The Challenges of Transformation: SANDF Officers' Attitudes Towards Integration, Affirmative Action, Women in Combat and Language Usage

Lindy Heineken


Most countries expect their armed forces to be broadly representative of the populace with respect to race, ethnic composition, social class, religion and gender. The concern, particularly with respect to the officer corps as leaders of the armed forces, is that an unrepresentative defence force may pose a threat to the principle of civil supremacy over the military. The fact that some states are directly governed by military regimes drawn from the officer corps, while others actively strive to ensure that the armed forces remain subordinate to political control, indicates that the question of who joins the officer corps is of central importance to society. Where the armed forces do not represent the demographic composition of the populace, the minorities, or even majorities invariably regard such imbalances as inimical to their political power and safety (Baynam, 1990:9-10).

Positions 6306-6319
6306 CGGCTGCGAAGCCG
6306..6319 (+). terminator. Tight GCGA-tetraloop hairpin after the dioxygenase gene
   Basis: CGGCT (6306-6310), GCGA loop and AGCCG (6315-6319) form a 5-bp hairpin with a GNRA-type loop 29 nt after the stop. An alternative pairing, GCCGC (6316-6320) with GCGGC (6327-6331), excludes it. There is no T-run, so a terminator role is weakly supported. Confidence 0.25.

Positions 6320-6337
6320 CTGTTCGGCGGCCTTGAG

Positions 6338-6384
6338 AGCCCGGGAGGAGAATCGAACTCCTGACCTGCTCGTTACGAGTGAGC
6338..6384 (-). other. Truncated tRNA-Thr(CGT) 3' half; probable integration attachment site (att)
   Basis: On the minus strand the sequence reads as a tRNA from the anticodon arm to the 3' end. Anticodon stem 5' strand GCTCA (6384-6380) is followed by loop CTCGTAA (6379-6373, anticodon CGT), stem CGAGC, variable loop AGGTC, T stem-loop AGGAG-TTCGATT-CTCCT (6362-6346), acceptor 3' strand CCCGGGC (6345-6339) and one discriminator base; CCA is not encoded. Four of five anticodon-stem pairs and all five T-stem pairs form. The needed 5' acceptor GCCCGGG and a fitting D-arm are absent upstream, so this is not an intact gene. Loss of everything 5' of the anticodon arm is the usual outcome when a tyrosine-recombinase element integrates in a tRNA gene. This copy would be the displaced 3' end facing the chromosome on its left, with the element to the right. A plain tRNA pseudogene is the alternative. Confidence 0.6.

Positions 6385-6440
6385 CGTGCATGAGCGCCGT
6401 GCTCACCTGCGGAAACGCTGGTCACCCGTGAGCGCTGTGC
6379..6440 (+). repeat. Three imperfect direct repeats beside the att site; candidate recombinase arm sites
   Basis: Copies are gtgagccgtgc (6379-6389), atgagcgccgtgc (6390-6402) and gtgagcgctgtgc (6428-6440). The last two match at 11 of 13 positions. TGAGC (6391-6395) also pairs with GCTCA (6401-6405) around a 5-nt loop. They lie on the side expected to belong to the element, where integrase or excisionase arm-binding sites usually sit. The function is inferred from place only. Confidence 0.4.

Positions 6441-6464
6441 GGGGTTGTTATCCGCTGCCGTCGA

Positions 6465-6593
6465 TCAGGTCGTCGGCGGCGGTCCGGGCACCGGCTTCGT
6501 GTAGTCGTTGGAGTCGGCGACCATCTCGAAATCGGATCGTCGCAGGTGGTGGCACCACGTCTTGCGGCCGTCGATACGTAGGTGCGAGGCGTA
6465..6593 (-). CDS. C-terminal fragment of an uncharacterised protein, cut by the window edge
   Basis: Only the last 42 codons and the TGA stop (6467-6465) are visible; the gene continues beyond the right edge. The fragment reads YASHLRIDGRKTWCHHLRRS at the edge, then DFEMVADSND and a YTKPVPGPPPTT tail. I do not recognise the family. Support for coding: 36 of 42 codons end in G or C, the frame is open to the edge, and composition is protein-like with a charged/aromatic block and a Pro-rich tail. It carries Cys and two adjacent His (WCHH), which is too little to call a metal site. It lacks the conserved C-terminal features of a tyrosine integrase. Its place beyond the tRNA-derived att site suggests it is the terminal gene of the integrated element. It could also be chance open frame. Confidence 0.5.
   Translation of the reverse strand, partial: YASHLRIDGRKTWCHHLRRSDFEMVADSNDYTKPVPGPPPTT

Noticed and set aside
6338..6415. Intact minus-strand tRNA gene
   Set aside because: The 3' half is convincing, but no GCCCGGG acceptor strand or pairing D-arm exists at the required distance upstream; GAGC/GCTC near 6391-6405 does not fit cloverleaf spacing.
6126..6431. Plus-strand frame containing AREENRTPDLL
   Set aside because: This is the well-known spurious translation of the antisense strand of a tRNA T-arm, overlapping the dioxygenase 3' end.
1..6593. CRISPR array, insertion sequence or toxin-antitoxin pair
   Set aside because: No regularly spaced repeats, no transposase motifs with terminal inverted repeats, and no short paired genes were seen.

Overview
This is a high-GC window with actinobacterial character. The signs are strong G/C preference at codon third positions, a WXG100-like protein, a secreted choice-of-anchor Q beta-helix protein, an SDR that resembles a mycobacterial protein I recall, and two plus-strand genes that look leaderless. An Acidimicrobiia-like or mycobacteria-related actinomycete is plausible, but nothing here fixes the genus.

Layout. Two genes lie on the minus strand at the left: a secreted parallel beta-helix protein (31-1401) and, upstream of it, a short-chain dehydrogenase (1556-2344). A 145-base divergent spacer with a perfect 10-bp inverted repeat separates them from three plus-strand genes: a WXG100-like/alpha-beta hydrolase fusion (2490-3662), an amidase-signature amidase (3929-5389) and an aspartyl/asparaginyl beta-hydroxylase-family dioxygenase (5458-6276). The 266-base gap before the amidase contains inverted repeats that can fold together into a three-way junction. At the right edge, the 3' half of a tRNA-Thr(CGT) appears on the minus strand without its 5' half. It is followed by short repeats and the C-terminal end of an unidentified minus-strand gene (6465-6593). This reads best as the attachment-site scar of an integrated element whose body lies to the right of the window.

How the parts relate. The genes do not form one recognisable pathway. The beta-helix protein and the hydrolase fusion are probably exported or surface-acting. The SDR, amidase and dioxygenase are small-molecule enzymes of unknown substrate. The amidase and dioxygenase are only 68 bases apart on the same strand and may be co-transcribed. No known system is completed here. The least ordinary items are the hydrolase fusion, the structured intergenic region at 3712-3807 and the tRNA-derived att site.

In South Africa, many years of enforced discriminatory policies has resulted in a lack of racial and gender representivity within the ranks of the former South African Defence Force (SADF). Although the racial composition of the SADF had begun to change rapidly by the late eighties, the officer corps is still mainly white. Even with the integration of the predominantly black homeland and non-statutory forces into the new South African National Defence Force (SANDF) which came into being in April 1994, the majority of leadership positions do not reflect the demographic composition of society.


The Challenges of Transformation; SANDF Officers' Attitudes; Affirmative Action; Women in Combat; Language Usage; South African Defence Force (SADF); South African National Defence Force (SANDF); demographics; race; ethnic composition; social class

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Copyright (c) 2018 Lindy Heineken

ISSN 2224-0020 (online); ISSN 1022-8136 (print)

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